(i) Inclusivity

This is reflected in section A9 of the constitution of the SA: “The Socialist Alliance at all levels should be representative of the gender, ethnic minority and age balance in the population, amongst our voters and membership. We also recognise the desirability of balance and inclusiveness for political trends within the Socialist Alliance at all levels of the organisation. All local Socialist Alliances, as well as individual members attending national conferences, are encouraged to take this into account in electing officers, steering committees and selecting candidates.”

(ii) Openness, transparency and accountability

The Socialist Alliance was founded on the principles of openness and transparency in decision-making and accountability of all elected officers and committees. This is particularly reflected in section C6 of the constitution of the SA and point 9 of the ‘Charter of members’ rights’:

“The national officers will be accountable to the national executive, the national council and the annual conference. The national executive will be accountable to the national council and the annual conference of the Socialist Alliance. The national officers and executive are obliged to carry out the decisions of the annual conference and the national council.”

“All important decisions should be taken through written resolutions of appropriate conferences or committees. All decision-making bodies of the alliance must keep minutes of their proceedings, which include the text of all proposals adopted, defeated or remitted, and details of votes. These minutes must be circulated promptly to all Socialist Alliance members who request them, either free by email, or, on payment of an extra subscription sufficient to cover costs, by ordinary mail.”

(iii) Sovereign conference

A sovereign, democratic annual conference is an indispensable requirement of an effective working class, socialist organisation. There must be a firm commitment to, and adequate time for, the fullest debate and discussion, regulated by standing orders based upon best working class movement practice.

(iv) Democratic and accountable local branches

A democratic and effective Socialist Alliance can only become a reality if it is based upon a network of functioning and active branches, in which all members can participate. We will fight to build branches where they do not exist, or are moribund, or where existing officers and committees refuse to convene branch meetings. We are for the whole SA membership to be notified in advance of the agenda of SA executive and national council meetings, and of the proposals submitted to those meetings, so that local Socialist Alliances can submit their own amendments or counter-proposals if necessary.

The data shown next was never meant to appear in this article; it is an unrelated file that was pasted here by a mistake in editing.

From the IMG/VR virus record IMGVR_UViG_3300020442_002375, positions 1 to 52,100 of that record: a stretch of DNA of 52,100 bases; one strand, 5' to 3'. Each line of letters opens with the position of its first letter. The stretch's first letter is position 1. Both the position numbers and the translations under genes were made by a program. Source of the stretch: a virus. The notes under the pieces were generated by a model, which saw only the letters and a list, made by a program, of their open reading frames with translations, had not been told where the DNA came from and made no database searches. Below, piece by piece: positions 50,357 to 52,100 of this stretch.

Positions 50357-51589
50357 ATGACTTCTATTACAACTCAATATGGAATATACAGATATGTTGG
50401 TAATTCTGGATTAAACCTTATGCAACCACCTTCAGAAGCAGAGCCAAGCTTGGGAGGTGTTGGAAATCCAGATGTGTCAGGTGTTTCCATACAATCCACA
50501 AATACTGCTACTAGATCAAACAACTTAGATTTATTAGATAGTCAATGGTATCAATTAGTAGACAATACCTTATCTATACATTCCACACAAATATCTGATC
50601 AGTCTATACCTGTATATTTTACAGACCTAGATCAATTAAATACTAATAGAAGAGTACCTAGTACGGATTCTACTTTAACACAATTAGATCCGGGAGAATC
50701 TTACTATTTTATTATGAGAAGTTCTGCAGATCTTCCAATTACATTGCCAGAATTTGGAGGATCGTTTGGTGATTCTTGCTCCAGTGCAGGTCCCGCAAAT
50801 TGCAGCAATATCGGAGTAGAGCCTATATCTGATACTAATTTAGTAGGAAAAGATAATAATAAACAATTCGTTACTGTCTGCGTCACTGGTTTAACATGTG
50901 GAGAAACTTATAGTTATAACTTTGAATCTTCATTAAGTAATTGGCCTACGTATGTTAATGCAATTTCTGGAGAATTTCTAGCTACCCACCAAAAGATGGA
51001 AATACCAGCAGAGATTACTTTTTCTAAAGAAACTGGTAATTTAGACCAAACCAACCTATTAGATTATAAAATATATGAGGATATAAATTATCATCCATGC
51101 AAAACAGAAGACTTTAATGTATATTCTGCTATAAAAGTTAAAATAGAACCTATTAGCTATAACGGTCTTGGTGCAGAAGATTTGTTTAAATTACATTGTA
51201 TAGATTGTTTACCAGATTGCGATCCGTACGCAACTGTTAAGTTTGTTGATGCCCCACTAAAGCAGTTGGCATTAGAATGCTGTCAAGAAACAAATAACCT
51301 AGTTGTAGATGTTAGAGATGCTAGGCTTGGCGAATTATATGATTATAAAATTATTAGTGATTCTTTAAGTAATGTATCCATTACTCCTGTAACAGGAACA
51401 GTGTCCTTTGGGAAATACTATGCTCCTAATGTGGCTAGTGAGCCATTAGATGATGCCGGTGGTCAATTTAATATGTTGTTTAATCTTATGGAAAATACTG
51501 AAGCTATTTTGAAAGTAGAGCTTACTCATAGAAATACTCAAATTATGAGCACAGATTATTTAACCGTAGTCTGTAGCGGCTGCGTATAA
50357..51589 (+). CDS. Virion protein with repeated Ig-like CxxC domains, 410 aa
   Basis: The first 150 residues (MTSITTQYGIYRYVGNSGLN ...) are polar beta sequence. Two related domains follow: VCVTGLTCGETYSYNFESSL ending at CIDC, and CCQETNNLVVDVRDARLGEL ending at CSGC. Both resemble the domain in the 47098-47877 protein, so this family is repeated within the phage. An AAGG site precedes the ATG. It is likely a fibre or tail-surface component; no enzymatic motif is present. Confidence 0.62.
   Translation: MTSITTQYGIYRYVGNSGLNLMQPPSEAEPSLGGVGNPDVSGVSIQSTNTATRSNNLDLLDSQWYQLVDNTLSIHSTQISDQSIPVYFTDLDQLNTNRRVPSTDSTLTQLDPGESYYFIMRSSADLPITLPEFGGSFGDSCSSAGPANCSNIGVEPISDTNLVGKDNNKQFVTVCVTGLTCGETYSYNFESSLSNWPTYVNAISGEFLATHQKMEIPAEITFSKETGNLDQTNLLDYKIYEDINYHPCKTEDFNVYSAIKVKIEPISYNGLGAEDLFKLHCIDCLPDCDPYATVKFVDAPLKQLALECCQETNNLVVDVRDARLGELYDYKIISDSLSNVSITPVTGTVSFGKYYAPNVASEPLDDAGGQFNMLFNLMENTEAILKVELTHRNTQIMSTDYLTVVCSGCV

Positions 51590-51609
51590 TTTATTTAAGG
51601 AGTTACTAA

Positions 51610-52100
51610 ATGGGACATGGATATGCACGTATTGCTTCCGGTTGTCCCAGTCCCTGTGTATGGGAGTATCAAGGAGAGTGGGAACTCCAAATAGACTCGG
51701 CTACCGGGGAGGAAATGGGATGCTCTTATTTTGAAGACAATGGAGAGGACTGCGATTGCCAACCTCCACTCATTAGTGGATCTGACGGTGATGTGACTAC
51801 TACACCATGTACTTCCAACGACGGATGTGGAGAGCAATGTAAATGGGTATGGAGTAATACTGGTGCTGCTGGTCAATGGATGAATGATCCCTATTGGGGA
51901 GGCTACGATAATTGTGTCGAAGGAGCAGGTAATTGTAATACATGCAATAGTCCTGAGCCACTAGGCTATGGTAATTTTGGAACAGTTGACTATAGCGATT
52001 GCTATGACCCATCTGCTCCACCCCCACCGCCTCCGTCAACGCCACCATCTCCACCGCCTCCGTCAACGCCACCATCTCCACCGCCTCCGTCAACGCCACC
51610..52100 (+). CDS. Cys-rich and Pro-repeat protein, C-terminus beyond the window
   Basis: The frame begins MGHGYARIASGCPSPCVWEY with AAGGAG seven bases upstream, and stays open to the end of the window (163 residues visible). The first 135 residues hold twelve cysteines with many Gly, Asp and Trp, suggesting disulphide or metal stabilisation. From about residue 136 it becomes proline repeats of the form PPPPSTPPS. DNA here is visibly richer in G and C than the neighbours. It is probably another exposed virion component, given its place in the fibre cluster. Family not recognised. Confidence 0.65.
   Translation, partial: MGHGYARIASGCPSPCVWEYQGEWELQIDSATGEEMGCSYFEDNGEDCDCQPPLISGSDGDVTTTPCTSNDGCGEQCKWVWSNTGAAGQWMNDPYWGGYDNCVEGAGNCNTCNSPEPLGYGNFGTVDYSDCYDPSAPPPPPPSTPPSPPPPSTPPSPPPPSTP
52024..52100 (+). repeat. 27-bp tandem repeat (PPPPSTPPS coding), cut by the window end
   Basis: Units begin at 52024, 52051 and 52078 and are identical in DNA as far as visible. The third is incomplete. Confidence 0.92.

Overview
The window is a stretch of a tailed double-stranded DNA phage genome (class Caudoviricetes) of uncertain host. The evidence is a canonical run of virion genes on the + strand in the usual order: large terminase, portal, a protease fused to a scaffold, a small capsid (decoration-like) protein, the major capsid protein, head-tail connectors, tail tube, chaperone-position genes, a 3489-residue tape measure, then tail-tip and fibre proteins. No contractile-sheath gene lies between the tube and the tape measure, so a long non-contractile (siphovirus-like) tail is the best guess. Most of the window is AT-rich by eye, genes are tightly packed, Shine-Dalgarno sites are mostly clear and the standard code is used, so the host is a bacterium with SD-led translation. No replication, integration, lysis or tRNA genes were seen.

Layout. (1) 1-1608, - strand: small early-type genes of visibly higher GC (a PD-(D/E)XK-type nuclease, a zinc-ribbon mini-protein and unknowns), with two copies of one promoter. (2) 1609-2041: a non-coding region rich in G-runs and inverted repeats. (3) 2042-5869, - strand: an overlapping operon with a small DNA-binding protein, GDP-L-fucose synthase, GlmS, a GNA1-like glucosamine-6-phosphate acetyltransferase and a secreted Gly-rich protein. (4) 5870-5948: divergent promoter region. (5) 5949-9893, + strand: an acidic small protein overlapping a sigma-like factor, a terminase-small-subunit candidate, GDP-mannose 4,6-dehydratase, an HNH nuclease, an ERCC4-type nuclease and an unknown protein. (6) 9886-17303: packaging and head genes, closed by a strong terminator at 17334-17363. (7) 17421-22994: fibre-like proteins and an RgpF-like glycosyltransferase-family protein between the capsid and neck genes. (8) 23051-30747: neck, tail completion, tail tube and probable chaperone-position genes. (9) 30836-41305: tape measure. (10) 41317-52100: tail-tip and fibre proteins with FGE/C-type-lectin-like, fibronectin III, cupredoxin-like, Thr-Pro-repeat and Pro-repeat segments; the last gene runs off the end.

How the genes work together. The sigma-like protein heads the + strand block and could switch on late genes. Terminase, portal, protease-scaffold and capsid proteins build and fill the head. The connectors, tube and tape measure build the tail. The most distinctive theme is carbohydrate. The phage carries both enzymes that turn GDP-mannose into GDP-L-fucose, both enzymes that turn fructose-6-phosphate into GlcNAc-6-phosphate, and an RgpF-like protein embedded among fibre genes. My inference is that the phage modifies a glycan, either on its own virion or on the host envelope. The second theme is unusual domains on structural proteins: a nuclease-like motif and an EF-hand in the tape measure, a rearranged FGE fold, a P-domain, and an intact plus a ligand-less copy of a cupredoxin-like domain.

(v) Unity in action

Membership of the alliance carries an obligation not to obstruct campaigns decided on by the alliance. We recognise, however, the right of minorities publicly to promote their views. In the event that an organised minority intends to take any action conflicting with a majority decision nationally or locally, that minority should inform the alliance at the relevant level of its intention to do so.

(vi) The charter of members’ rights

The ‘Charter of members’ rights’, as amended and adopted by the Socialist Alliance conference in December 2001 and appended to the constitution, is an essential template for building a working class organisation that truly belongs to, and is run by, its members:

(vii) Grievances and discipline

Members have a right to inform the SA executive of any incidents within the SA of victimisation, bullying, discrimination on grounds of sex, race, sexual orientation, abuse of position or pressure to abuse one’s position, and sabotage, etc. Members have the right to submit any matters relating to grievances or complaints and disciplinary issues to the appeals committee. Members have a right to fair and equitable treatment without fear or favour. Members have a right to expect that decisions and recommendations of the appeals committee are made within an agreed time limit.

Democracy and the workers’ party

New Labour is a barrier to independent working class political representation. The working class needs to establish its own independent representation through the formation of a mass workers’ party committed to the struggle for socialism. Such a party, serious about winning political power, can and must be more democratic and united than an electoral alliance or coalition of autonomous parties, groups and individuals. We will fight for socialists to unite in a new socialist party, with ample rights of tendency, as exemplified by Rifondazione Comunista and the Scottish Socialist Party.